While a majority of federal employees report that they are proud of their jobs and convinced that they contribute to their organization’s mission, a near-equal number are frustrated by the ineffective reforms and scarce resources which define their workplace, according to a new report released by the Brookings Institutions’ Center for Public Service today.
By almost every indicator, the federal government does not give its 1.8 million civil servants the resources to do their job well. Far too many employees must succeed against the odds,” states Paul C. Light., author of the report What Federal Employees Want From Reform and Director of the Center for Public Service. The report is based on a first-of-its-kind survey of 1,051 federal government workers conducted between February 7th and June 1st, 2001. Federal employees were contacted at home and given a rare chance to talk candidly about their work without a supervisor looking over their shoulder.
“The federal government workforce has endured decades of downsizing, bureaucrat bashing, increasing workloads, and pay and hiring freezes,” comments Light, “Federal employees have witnessed countless reforms over the past thirty years, and still the problems persist.”
Federal employees register mixed opinions on past reform efforts. When asked whether their organizations had been reformed in the past half decade, 73% of federal employees responded affirmatively. Only 42% reported that these reforms had made their jobs either somewhat or a lot easier to perform. Comparatively, an equal sample of private sector employees responded that they had been subject to less, but more successful, reform. Fifty-six percent of private sector employees said that their organizations had been reformed in the past five years, but 59% characterized these actions as having the effect of making their jobs somewhat or a lot easier to perform.
Previous efforts toward reinventing government were awarded similarly mixed reviews. While 67% of federal employees reported that efforts to reduce fraud, waste, and abuse had been very or somewhat successful, nearly that same number (58%) categorized attempts to measure government results as not too successful or not successful at all.
Over half of the respondents report that the government needs to provide its employees with the tools to do their jobs well. Federal employees cited the need for access to new technology, the lack of training, and the damage caused by past reforms. According to one employee, the organizational processes have been reformed “to the point that nothing really works. We ought to either reverse the reforms, or reform the reforms so they actually work.”
Respondents are skeptical of the federal government’s ability to recruit and retain talented people — only 19% of respondents said that their organizations do a good job of recruiting talented people. A quarter of federal employees encouraged the government to work harder at recruiting and training. “These employees are worried about renewing the public service,” Light states. “They recognize the need to attract new talent and to evaluate the personnel currently in place.”
Federal employees also cited rewards and discipline and the need for a greater focus on organizational mission as targets of reform. “These are not the recommendations of a selfish, indulgent, job security-conscious workforce,” Light says. “The vast majority are merely asking for the basic tools to do their jobs well and to be recognized for doing so.”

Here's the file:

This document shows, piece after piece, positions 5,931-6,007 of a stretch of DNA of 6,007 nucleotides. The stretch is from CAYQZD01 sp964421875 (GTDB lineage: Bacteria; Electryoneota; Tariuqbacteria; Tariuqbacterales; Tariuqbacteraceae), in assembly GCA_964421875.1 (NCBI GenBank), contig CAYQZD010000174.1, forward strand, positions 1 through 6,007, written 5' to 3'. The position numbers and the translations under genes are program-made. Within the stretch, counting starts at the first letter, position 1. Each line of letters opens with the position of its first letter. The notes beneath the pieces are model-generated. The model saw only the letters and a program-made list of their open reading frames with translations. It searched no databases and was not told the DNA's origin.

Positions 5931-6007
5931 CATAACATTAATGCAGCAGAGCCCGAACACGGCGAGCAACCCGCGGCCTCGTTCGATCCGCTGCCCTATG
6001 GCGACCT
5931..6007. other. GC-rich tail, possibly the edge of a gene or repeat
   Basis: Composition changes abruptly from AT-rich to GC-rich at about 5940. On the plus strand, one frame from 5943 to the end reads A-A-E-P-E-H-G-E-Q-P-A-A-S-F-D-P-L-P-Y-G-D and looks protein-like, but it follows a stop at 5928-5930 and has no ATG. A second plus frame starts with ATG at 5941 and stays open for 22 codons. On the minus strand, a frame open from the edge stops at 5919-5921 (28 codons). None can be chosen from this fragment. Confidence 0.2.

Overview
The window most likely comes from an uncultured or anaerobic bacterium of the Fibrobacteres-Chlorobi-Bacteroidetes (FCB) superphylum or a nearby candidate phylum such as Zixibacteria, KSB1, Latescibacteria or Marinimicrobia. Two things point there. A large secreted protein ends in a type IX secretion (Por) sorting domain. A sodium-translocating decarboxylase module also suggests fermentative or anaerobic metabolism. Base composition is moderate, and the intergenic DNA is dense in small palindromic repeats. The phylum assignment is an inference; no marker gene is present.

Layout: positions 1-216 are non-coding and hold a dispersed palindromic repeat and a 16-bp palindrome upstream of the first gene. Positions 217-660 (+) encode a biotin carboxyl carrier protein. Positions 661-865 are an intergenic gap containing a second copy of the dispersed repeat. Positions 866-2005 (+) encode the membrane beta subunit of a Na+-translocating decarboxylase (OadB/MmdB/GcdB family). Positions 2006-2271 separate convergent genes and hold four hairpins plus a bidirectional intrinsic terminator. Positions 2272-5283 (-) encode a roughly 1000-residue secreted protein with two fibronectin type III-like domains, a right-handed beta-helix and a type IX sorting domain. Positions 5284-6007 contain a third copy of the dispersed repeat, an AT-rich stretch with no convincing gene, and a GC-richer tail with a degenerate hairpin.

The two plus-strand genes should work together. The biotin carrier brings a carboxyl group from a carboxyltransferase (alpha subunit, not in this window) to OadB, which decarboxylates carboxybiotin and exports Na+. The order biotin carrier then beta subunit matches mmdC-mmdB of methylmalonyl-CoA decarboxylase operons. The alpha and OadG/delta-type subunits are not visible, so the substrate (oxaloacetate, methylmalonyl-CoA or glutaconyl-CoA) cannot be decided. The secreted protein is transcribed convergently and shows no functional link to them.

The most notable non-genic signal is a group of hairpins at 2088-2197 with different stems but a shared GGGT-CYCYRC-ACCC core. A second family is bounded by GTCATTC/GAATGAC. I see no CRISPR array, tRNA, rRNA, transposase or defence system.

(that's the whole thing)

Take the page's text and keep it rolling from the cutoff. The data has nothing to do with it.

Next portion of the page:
ABOUT THE SURVEY AND THE CENTER FOR PUBLIC SERVICE:
The survey of 1,051 federal employees was conducted under the direction of Princeton Survey Research Associates (PRSA) on behalf of the Center for Public Service. Interviewing was conducted between February 7 and June 1, 2001. The federal workers interviewed included: 554 GS employees, 213 General Schedule managers and supervisors, 177 Senior Executive Service (SES) members and 107 Presidential Management Interns (PMIs). A comparable sample of private sector employees was also undertaken. This sample comprised 247 private business managers and supervisors and 253 private rank-and-file employees. The margin of error for the survey of federal worker is plus or minus four percent; the margin of error for the private sector survey is also four percent.
The Center for Public Service was established by the Brookings Institution in 1999 to monitor the state of the public service today, and ask how the public sector can be more effective in both inviting talented Americans to serve and providing the kind of challenging work that talented Americans seek. The Center for Public Service is supported by grants from the Dillon Fund, the Ford Foundation, the Smith Richardson Foundation, the David and Lucille Packard Foundation, The Atlantic Philanthropies, and by James A. Johnson, Chairman of the Brookings Institution. To learn more about the Center for Public Service, or order copies of its reports, visit www.brookings.edu.
EDITOR’S NOTE: For interview requests with Paul C. Light, the Director of the Center for Public Service and the Vice President and Director of Governmental Studies at the Brookings Institution, please contact Gina Russo at the Brookings Institution, (202) 797-6405 or firstname.lastname@example.org.
The Brookings Institution is a nonprofit organization devoted to independent research and policy solutions. Its mission is to conduct high-quality, independent research and, based on that research, to provide innovative, practical recommendations for policymakers and the public.